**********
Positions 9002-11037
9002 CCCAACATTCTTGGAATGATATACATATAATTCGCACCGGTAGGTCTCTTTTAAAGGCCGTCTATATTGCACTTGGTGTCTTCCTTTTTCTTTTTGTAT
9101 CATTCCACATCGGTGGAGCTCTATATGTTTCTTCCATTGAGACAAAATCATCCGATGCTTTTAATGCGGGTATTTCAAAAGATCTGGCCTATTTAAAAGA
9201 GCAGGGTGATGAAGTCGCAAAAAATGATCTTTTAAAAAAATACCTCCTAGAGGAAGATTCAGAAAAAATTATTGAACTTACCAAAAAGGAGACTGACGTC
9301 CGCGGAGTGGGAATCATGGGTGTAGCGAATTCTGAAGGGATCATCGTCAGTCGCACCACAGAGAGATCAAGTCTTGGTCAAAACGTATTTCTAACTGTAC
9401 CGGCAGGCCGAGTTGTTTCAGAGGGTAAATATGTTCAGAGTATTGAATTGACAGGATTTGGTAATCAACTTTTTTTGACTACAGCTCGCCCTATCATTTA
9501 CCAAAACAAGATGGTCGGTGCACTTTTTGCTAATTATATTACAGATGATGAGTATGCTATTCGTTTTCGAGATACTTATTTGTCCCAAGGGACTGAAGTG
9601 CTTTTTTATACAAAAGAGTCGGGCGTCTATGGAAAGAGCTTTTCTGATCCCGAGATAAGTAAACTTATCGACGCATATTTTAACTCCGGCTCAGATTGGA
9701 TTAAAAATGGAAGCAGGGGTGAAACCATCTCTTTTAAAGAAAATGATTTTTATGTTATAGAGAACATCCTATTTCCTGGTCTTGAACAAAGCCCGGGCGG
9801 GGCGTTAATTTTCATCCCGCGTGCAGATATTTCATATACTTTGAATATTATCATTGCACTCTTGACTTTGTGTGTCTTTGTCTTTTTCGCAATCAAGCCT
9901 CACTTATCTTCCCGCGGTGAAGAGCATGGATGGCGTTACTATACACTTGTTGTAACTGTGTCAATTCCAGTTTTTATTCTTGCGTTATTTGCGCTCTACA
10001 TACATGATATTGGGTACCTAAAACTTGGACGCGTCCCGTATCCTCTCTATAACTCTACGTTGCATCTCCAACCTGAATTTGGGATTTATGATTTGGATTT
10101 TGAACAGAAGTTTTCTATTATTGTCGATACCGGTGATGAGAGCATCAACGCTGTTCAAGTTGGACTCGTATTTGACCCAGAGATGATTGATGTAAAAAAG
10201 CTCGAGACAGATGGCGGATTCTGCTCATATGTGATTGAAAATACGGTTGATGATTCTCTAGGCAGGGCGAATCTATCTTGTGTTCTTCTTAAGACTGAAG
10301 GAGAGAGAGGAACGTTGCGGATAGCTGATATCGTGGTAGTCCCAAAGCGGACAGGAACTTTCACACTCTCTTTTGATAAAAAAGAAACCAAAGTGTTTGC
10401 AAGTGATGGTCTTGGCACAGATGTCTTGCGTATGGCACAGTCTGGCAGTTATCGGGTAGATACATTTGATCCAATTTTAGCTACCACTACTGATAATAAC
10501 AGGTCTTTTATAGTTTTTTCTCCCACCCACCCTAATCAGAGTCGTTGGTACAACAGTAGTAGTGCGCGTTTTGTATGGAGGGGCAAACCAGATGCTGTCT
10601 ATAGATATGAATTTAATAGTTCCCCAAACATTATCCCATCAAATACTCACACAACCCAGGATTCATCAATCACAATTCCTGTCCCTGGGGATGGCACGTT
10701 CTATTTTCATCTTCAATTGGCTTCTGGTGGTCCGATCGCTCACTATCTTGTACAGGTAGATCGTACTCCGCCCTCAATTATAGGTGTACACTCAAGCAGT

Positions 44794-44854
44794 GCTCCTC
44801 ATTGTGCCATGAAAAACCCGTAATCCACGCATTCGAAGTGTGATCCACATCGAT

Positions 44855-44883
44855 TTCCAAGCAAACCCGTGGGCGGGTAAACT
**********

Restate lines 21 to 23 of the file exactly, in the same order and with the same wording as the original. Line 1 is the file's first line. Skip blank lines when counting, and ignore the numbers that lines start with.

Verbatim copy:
44794 GCTCCTC
44801 ATTGTGCCATGAAAAACCCGTAATCCACGCATTCGAAGTGTGATCCACATCGAT

Positions 44855-44883